Hottest winter on record in East Anglia
The region has experienced its warmest winter since records began in 1910, forecasters have said.
A record-breaking average temperature of 6.9C (44.4F) was recorded in East Anglia from December to February, higher than the historical average temperature of 4.4C (39F), according to Weatherquest.
The previous warmest winter on record in the region was in 2007.
There were also 196.8 hours of sunshine (6% above average) but the typical daily rainfall (152.1mm) was 3% above average. Meanwhile, there were also 17 days of air frost – 14 days below average and the fifth-lowest since records began.
Dan Holley, forecaster at East-Anglian based Weatherquest, said: “I guess it is not much of a surprise but it is obviously heavily skewed by December, which was incredibly warm.
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“February had 23% above average sunshine but rainfall was 26% below, whereas December was often cloudy because of the Pacific southwesterly flow at the start of the winter meant the warmer air brought in from the Canary Islands or the Azores was often moisture-laden, which meant a lot of cloud.”
Asked if the figures were evidence of global warming, he said: “The last few winters have been fairly mild and stormy, but you don’t have to look too far back to see something from the other end of the spectrum: September 2010 was the coldest September on record, 2009/10 was snowy in some parts of the region, as was the following year, and we had pretty cold weather in the first half of 2013 as well.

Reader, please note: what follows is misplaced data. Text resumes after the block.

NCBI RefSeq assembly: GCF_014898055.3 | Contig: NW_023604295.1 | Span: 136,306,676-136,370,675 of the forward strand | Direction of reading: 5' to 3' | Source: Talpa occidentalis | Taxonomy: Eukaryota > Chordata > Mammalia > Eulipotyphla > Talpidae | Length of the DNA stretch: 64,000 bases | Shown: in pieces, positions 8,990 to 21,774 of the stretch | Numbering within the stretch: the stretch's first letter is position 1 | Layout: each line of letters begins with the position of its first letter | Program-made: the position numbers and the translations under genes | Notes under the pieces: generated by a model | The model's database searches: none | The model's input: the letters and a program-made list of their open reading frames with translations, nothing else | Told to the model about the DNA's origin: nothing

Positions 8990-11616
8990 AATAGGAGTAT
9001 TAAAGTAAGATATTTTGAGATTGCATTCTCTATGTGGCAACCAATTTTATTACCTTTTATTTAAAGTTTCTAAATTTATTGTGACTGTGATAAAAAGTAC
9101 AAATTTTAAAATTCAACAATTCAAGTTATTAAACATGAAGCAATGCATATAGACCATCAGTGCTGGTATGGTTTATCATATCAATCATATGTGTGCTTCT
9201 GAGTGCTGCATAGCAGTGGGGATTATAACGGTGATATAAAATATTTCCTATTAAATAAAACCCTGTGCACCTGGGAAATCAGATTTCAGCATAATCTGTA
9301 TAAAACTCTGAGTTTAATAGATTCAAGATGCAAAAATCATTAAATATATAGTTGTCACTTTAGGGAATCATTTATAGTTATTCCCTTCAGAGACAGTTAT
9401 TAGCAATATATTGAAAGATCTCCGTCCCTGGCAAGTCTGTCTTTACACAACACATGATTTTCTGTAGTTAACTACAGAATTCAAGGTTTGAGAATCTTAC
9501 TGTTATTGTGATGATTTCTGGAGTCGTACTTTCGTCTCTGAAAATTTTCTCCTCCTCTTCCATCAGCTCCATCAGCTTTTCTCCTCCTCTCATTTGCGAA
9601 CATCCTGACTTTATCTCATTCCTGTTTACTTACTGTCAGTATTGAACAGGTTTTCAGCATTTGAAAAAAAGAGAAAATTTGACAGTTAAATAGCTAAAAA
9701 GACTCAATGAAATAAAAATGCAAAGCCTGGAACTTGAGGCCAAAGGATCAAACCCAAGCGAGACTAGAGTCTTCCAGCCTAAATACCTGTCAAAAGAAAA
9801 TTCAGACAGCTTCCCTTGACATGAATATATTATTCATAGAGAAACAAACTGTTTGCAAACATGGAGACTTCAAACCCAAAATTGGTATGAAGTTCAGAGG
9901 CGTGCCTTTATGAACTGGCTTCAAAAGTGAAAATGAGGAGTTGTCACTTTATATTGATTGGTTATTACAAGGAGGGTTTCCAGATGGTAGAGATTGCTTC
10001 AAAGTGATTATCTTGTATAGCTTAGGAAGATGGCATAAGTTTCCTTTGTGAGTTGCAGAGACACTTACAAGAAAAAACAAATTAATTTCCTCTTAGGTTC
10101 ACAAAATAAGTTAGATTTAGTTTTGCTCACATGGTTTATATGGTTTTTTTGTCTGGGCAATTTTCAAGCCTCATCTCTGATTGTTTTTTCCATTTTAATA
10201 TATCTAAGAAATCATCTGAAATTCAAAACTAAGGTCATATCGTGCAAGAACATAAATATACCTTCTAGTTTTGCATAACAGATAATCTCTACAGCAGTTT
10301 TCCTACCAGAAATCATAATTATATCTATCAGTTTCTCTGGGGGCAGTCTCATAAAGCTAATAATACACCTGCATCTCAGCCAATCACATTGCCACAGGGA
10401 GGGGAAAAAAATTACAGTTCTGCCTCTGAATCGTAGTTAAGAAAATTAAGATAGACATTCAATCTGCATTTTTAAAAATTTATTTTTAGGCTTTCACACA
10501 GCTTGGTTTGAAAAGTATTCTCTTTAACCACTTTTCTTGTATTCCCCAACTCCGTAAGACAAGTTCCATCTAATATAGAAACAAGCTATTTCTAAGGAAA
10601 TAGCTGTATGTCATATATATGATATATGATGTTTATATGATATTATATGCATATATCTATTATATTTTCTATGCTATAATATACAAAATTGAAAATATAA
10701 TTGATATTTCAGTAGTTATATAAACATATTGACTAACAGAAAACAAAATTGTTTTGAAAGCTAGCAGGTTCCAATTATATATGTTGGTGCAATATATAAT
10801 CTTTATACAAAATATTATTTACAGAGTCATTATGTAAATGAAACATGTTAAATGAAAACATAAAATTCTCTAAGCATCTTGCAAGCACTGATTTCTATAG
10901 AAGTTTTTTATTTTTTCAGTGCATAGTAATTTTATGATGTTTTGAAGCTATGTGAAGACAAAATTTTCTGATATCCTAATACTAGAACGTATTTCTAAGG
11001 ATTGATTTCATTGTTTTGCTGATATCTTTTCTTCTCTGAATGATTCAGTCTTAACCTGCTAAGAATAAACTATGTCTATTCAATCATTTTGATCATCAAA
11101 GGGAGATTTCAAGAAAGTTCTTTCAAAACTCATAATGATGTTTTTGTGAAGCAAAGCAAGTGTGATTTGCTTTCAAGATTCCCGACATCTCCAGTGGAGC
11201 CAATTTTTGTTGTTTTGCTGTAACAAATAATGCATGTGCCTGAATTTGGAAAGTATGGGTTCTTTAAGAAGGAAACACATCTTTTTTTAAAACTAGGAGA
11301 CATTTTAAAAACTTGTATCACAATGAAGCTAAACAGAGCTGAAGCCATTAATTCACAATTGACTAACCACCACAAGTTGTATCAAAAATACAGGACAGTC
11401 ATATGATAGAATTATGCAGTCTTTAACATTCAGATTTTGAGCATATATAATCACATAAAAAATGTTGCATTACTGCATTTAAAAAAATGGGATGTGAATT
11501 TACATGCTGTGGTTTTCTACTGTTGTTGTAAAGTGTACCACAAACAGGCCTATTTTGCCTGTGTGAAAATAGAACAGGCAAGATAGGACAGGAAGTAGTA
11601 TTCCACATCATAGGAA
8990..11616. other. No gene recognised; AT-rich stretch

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“I guess a lot of the public perception would be that winters are getting incredibly mild and wet, but actually five years ago we had the coldest September on record with a lot of snow and sub-zero temperatures.
“So because they are breaking records at both ends of the spectrum, perhaps winters are getting more extreme but not in any particular direction. They’re just not as close to the averages as what they once were. But it is hard to pinpoint any particular event as global warming at this stage.”
He added that the El Nino weather system – occasional changes in the temperature of the tropical Pacific Ocean – and an area of cold water near Greenland may have been factors behind the warm temperatures.